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NCJ Number: 167303 Find in a Library
Title: Interpol and the Developing System of International Police Cooperation (From Crime and Law Enforcement in the Global Village, P 89-102, 1997, William F McDonald, ed. -- See NCJ- 167298)
Author(s): M Anderson
Date Published: 1997
Page Count: 14
Sponsoring Agency: Anderson Publishing Co
Cincinnati, OH 45202
Sale Source: Anderson Publishing Co
Publicity Director
2035 Reading Road
Cincinnati, OH 45202
United States of America
Type: Issue Overview
Language: English
Country: United States of America
Annotation: This paper discusses the problem of international police cooperation, with attention to the efforts of the International Criminal Police Organization (Interpol).
Abstract: The author reviews the origins of Interpol and the various sub-organizations it has spawned to combat international crime over the years. Several European efforts at establishing international law enforcement agencies are also described, and the future of the globalization of law enforcement is projected. The author concludes that a new pattern of international police cooperation will develop in the near future. The relationship of Interpol to the new regional, particularly European, institutions of internal security cooperation will be a crucial element in this pattern. The blurring of the distinction between internal and external security that has resulted from the disintegration of the Soviet empire and the removal of the immediate threat of a military confrontation between superpowers has altered the context in which police cooperation occurs. State security is now threatened by political violence that falls short of conventional military operations, but which arises from complex criminal conspiracies, areas formerly considered the domain of policing. The police are sometimes ill-adapted to investigate the politically powerful, but this is routine work for the intelligences services. The involvement of the security/intelligence services in criminal inquiries will complicate international law enforcement cooperation. These services would use their own international networks for intelligence and information exchange. Interpol and other forms of police cooperation would have to adapt to a new form of competition. Despite the complexities of the current situation and the additional ones that may soon occur, Interpol can face the future with some confidence because of its ability to adapt to changing circumstances.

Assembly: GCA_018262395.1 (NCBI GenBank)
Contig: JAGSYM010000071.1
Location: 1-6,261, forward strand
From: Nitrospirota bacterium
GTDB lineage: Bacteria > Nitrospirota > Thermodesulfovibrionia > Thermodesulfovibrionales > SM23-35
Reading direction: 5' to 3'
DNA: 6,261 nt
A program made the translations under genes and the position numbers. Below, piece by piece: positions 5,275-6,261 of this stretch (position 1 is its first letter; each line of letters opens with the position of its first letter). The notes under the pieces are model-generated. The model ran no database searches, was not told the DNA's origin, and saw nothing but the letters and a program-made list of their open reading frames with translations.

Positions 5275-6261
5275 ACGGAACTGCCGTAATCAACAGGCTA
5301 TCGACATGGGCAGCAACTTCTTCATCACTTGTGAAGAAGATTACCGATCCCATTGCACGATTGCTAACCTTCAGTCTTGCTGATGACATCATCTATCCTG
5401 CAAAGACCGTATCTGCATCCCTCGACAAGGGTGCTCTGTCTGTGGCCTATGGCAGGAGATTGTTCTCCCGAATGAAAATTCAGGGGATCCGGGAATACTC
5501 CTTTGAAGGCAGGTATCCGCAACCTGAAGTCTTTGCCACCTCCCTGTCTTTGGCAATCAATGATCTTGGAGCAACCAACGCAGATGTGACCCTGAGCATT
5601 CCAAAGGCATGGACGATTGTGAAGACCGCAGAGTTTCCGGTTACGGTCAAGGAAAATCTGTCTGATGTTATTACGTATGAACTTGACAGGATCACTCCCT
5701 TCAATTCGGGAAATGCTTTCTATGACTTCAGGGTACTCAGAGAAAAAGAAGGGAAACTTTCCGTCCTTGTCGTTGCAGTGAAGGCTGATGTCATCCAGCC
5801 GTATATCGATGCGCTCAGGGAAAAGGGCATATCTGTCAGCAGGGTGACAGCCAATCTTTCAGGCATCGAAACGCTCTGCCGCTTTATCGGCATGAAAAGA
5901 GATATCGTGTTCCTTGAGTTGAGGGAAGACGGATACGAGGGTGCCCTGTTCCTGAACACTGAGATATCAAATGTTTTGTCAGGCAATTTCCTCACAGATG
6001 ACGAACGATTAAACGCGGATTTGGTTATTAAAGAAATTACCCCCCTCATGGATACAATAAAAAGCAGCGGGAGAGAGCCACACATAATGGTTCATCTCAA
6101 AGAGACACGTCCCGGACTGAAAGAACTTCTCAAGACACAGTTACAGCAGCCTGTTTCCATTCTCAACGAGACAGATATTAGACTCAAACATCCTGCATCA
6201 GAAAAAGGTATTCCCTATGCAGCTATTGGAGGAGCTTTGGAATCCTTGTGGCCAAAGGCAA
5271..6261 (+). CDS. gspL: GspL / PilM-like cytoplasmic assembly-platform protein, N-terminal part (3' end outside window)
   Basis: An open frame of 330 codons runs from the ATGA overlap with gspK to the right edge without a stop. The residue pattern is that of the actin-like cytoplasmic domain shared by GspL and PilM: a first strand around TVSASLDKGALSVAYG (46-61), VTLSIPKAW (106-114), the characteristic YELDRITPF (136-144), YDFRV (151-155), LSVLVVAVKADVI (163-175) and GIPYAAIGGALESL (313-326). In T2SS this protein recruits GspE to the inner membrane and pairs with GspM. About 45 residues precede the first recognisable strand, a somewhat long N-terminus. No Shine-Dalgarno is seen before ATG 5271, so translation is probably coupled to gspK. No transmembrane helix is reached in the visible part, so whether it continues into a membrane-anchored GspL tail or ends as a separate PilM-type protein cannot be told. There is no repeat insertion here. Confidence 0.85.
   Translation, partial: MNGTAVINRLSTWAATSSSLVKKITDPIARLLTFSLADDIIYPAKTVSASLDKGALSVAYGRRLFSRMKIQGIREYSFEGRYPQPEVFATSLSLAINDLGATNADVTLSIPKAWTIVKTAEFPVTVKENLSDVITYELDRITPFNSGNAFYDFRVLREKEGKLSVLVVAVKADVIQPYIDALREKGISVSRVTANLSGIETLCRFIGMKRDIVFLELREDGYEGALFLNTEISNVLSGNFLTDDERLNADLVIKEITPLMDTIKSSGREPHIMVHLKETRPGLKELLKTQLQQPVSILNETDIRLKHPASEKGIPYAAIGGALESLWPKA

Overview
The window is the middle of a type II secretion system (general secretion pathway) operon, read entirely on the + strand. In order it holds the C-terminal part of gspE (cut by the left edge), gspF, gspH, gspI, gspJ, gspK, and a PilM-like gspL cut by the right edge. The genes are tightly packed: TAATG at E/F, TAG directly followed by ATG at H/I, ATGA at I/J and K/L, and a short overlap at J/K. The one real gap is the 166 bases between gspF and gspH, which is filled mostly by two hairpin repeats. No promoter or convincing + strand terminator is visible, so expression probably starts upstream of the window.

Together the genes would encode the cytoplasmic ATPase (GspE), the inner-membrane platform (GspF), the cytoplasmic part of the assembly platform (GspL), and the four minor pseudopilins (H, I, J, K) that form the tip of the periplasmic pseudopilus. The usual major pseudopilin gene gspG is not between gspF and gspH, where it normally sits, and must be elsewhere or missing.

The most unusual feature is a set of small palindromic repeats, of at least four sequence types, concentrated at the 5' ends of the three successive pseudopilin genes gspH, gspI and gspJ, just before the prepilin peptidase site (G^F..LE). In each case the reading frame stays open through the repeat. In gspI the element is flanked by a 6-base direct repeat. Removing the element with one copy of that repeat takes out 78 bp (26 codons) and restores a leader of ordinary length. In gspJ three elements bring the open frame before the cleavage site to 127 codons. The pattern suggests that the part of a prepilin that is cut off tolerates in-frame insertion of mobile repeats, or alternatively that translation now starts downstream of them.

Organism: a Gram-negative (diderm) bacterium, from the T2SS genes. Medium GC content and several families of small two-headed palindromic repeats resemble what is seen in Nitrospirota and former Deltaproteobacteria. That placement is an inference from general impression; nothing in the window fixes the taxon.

Main Term(s): International Criminal Police Organization
Index Term(s): International cooperation; International Law Enforcement Cooperation
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http://www.ncjrs.gov/App/publications/abstract.aspx?ID=167303

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